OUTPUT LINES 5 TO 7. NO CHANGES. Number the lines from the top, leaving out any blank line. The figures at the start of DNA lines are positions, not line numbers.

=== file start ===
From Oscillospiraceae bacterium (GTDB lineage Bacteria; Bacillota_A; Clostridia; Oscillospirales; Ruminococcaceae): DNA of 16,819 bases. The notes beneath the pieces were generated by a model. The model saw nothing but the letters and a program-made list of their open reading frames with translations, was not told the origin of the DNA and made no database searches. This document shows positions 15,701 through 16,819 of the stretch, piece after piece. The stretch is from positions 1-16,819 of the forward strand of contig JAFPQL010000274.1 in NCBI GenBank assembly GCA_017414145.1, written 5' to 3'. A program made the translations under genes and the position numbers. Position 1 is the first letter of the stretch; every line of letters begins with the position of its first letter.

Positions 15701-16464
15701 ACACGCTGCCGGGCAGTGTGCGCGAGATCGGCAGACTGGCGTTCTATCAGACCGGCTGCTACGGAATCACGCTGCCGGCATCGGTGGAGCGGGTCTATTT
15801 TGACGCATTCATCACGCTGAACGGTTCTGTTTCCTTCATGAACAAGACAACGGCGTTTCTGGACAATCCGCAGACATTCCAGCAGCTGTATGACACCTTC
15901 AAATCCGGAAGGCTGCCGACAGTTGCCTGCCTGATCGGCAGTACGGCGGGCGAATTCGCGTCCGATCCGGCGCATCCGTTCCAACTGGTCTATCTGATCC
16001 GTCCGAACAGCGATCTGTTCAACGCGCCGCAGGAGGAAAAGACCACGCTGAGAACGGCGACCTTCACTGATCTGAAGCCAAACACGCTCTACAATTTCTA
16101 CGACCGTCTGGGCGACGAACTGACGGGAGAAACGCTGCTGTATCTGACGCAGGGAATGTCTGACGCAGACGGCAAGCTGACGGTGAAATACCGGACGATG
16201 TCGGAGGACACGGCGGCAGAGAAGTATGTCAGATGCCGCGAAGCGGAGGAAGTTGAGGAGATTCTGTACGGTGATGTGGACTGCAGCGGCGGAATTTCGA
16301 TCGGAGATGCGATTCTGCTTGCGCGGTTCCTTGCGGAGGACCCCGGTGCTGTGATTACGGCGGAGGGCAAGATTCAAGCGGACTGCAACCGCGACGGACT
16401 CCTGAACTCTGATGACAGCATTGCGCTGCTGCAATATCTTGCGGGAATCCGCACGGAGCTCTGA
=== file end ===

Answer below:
15901 AAATCCGGAAGGCTGCCGACAGTTGCCTGCCTGATCGGCAGTACGGCGGGCGAATTCGCGTCCGATCCGGCGCATCCGTTCCAACTGGTCTATCTGATCC
16001 GTCCGAACAGCGATCTGTTCAACGCGCCGCAGGAGGAAAAGACCACGCTGAGAACGGCGACCTTCACTGATCTGAAGCCAAACACGCTCTACAATTTCTA
16101 CGACCGTCTGGGCGACGAACTGACGGGAGAAACGCTGCTGTATCTGACGCAGGGAATGTCTGACGCAGACGGCAAGCTGACGGTGAAATACCGGACGATG